Parents, Students and Labor Join Forces to Reclaim Public Education

This article originally appeared in Responsive Philanthropy.

The future of public education stands at a critical crossroads. For over 20 years, communities of color have been the targets of a wave of market-driven education reform, rooted in corporate principles of competition, choice and consequences. Billionaires, philanthropists, policy advocates and local, state and federal elected officials have all supported this approach, funding teacher evaluations, Common Core development and implementation, charter schools and other such reforms. Importantly, they have not been responsive to what community leaders, parents and youth identify as needs for their schools, instead relying on what the market identifies. These efforts garner billions of dollars in funding from proponents whose interest in reform is economical and not personal, and whose communities are not directly impacted by the policies they espouse.

Within the past year, a new alliance of parents, students and labor has emerged to promote a proactive vision for public education based on equity and evidenced-based educational practices. The Alliance to Reclaim Our Schools (AROS) unites constituencies that have traditionally been at odds and articulates clear solutions to the challenges facing neighborhood schools. In this piece, AROS invites the philanthropic community to consider a new model of education reform.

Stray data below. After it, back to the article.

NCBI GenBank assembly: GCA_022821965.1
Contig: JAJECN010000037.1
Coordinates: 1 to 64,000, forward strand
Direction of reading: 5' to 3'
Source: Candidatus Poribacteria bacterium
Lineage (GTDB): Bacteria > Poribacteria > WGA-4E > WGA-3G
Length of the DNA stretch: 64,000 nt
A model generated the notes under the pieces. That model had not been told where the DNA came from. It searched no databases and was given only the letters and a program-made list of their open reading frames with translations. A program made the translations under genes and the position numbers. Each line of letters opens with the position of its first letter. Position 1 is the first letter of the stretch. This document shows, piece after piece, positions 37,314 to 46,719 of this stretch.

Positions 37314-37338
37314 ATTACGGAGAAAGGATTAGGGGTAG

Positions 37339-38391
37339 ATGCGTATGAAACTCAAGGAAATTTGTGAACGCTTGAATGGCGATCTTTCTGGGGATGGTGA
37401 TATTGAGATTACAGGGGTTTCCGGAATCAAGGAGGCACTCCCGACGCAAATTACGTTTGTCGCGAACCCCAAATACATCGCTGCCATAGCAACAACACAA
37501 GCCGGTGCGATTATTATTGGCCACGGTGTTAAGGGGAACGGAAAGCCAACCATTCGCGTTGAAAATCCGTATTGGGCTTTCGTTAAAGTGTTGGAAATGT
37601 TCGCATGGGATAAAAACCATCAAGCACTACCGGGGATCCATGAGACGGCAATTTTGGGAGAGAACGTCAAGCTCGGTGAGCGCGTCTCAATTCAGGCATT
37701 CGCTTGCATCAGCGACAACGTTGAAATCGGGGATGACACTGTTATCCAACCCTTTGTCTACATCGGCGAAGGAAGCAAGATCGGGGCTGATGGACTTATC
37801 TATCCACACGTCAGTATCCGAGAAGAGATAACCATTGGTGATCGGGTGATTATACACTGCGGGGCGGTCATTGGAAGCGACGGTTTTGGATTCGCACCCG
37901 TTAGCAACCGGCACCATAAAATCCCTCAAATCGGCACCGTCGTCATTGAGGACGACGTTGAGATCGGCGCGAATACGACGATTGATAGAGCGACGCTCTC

The market-based approach is failing the students and communities with the greatest need for excellent schools. One of its most egregious consequences has been the massive disinvestment from neighborhood schools that are in dire need of resources. Economically-driven reform is often led by individuals with little to no education background who are aiming to capitalize on public education as a new market frontier to conquer. They do so by marginalizing the voices of parents, community stakeholders and teachers unions, the last of which represent their strongest source of opposition. This approach has shuttered nearly 1,000 schools throughout the country, displacing thousands of students and starving neighborhood schools of essential resources such as critical courses, teaching staff and other vital school staff such as nurses.

While education in the U.S. has historically been unequal, with schools serving communities of color and low-income communities receiving inadequate resources, the recent market-based reforms exacerbate these inequalities. AROS’s work to organize for educational justice that guarantees excellent education for all students has already experienced some early wins that show real promise for further expansion. Our unprecedented organizing philosophy is based on a common vision of the schools that we all deserve, and it is rapidly gaining momentum to challenge recent reforms that threaten this vision. We believe the only way to give every child the opportunity to pursue a rich and productive life, both individually and as a member of society, is through a system of publicly funded, equitable and democratically controlled public schools. AROS has begun to develop its infrastructure, communications plan and the strategic campaign research, mainly through in-kind donations from the member organizations. Progressive grantmakers can speed this process along by supporting the organizing work of AROS’s key impacted constituents and the local and national campaigns they are leading.

A Movement for Great Public Schools

There is great hunger for a movement to protect and revitalize the promise of public education as our nation’s gateway to democracy and racial and economic justice. This movement lies in the building of a political, engaged constituency with the power to demand, support and sustain educational reform that emphasizes these key facets:

  • Research-based strategies.
  • Respect for the profession of teaching.
  • Recognition of the role of parents and communities in successful reform.